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Leadership Forum: Exploit your natural leadership abilities

If professional scouts were searching for potential leaders, similar to hockey scouts seeking budding NHL players, what leadership talents would they look for? If gifted leaders can be developed through education and training, then all hockey players, given quality training, should turn out to be like Wayne Gretzky. Right?

December 7, 2007
By E. David Hodgins

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If professional scouts were searching for potential leaders, similar to hockey scouts seeking budding NHL players, what leadership talents would they look for? If gifted leaders can be developed through education and training, then all hockey players, given quality training, should turn out to be like Wayne Gretzky. Right?

This addresses the age old question: Can good leaders be developed through training and to what extent does natural talent play a role? Certain people have above average physical abilities and therefore have the opportunity to become superstars on the ice, others demonstrate the ability to become great leaders and still others, to become good, hard working folk. And all are successful in their own way.

The proverbial question remains: Are leaders made or born – or is it both? We have all been involved in a team project in which one individual quickly assumes an unofficial leadership role. Is this because this person has a natural talent or is this the result of leadership training? The real challenge is to distinguish between what can and cannot be taught and the difference between talent and skill.

Talent relates to something we do well naturally. Some people are gifted singers or renaissance painters; others are tone deaf and not able to draw a straight line using a ruler. Can you teach someone to paint beautiful landscapes? No. It is not possible to teach someone a talent. Talents are innate, but they can be developed. A person with a voice for song can be taught to enhance their natural ability.

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Skills, on the other hand, are learned abilities and relate to how we do something. They can be taught. To mistake talent for skill or vice versa leads to disastrous results. Recognizing the difference between the two is critical when one seeks to develop leadership competencies. Think of these abilities in terms of how emergency events are mitigated. On the street it's about strategies, tactics and tasks. An incident commander with natural talent is able to identify the necessary strategies with little or no effort. That person is considered an exceptional officer whose leadership is respected by the fire fighters. Incident commanders who can't visualize strategies are at best only acceptable.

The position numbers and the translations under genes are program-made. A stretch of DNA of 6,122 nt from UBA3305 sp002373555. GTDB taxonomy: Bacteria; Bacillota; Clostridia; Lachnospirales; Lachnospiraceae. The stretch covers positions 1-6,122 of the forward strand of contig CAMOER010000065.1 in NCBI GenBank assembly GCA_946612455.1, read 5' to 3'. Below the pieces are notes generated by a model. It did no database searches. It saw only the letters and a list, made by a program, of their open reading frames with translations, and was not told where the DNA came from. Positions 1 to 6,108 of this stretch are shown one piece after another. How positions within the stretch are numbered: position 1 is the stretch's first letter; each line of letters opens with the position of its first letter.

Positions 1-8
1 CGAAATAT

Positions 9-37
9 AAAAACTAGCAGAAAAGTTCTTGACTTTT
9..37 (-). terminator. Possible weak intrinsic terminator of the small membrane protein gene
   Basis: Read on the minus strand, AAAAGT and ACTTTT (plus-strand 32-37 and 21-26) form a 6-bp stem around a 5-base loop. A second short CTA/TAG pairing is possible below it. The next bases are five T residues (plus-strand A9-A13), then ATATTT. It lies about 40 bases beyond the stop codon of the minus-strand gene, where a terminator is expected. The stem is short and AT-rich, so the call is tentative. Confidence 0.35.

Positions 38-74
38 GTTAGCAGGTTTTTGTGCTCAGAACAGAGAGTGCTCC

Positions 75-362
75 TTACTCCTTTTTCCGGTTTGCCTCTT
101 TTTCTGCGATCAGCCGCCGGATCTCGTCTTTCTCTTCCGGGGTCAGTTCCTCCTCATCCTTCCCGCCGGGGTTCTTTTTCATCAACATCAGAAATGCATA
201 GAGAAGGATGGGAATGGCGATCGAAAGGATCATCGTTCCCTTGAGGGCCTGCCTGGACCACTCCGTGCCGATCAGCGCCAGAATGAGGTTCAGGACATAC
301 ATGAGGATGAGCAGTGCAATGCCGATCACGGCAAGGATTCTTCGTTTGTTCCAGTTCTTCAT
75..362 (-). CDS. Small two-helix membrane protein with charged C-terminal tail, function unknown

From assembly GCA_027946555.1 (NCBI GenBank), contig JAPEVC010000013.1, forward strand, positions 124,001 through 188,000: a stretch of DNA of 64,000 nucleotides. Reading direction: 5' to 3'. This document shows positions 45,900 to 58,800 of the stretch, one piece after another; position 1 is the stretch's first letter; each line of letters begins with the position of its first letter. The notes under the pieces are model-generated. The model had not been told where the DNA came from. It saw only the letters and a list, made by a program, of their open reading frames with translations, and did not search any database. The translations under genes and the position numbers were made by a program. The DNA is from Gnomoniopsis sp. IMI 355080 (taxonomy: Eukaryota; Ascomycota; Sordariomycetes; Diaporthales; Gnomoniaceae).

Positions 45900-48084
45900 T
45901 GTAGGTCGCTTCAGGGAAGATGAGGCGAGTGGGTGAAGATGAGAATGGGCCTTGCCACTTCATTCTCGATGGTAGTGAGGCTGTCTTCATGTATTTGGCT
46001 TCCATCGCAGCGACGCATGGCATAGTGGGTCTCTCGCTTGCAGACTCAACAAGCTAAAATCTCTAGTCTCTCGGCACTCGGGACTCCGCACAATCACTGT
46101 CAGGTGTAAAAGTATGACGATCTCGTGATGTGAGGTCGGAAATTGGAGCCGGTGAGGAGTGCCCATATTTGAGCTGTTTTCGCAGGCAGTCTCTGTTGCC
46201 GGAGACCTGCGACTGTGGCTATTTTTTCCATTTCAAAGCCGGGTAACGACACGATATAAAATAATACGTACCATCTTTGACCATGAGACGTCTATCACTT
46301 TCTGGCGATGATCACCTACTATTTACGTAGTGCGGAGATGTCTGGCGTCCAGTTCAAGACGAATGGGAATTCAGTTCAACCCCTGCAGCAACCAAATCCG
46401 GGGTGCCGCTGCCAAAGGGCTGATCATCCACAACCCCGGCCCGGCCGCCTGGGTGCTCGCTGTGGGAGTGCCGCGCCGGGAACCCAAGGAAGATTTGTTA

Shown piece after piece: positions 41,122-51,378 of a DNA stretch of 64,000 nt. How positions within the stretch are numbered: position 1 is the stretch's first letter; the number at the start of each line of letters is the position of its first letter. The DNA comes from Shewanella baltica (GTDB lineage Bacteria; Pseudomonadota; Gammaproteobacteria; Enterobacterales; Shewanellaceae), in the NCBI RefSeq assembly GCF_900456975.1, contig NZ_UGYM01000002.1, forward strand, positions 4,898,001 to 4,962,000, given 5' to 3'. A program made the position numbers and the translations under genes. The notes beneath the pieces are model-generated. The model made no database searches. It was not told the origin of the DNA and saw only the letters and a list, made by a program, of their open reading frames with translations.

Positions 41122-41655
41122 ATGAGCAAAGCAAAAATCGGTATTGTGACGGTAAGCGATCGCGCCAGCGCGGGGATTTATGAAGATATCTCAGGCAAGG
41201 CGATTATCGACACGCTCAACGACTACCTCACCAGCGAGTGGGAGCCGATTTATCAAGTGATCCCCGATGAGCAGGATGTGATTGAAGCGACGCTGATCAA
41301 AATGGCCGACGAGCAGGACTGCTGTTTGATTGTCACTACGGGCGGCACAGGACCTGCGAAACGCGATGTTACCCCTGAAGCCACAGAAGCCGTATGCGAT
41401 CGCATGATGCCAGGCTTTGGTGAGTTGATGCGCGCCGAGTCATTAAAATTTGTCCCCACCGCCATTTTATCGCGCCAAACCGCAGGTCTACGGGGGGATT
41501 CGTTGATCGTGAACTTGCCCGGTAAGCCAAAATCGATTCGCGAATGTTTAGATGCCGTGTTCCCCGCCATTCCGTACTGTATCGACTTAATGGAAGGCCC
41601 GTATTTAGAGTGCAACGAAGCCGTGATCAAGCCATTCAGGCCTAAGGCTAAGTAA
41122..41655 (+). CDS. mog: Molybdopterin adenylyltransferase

Accomplished leaders are able to create a vision and formulate strategies to achieve success. We can all name someone who has an innate talent to visualize an outcome and develop a road map to actualize their vision. Granted, some leaders do an adequate job of imagining the future, simply as a result of skills they have acquired through training procedures. The result is that someone with natural talent is able to become an outstanding leader, while others are at best only tolerable. And who wants to work with a "tolerable" leader?

Just as a seasoned hockey coach is aware of the team's Achilles' heel, you need to know your weaknesses and work relentlessly to address them while also focusing on your talents. Do you know which leadership traits your talents encompass? List your core strengths. Are they relationship building, problem solving, inspiring action or an analytical mind? Find ways to routinely use these strengths.

Have you been told that there is room for you to improve when it comes to communications, availability, creating realistic expectations and support for coworkers?  Trying to convince yourself that you are mostly right and others are to blame comes naturally.  Some individuals will go to great lengths to justify their actions.  We tend to relive disturbing experiences in our minds while creating a list of all the faults we see in others. It's like the instant replay in sports.  It's not helpful.  You need to recognize that you are playing this futile game and then stop. Really listen when others are trying to provide constructive criticism. 

Do you know your weak points? Are you developing your talents while working on your limitations? Have you volunteered for assignments that will challenge you and stretch your capabilities? No one leader has all the tools necessary to take an organization to the top and keep it there. Just as a hockey team needs a stand-up goalie, solid defence and aggressive forwards, a great organization needs individuals who are visionaries, strategic thinkers and those who are tactics and task    oriented. We need engineers to design the future and mechanics to ensure it works. Grow your talents and learn the necessary skills.

Can you imagine raising a ladder to fight a fire only to discover the ladder is up against the wrong wall? Make sure your ladder to becoming a great leader is in the right place. Remember, no one but you manages your career – not your organization, your boss or your human resource department. The key to fulfillment and success lies within you.

What's the best type of leader? The type you were designed to be.

And remember, it's all about "respect and passion".


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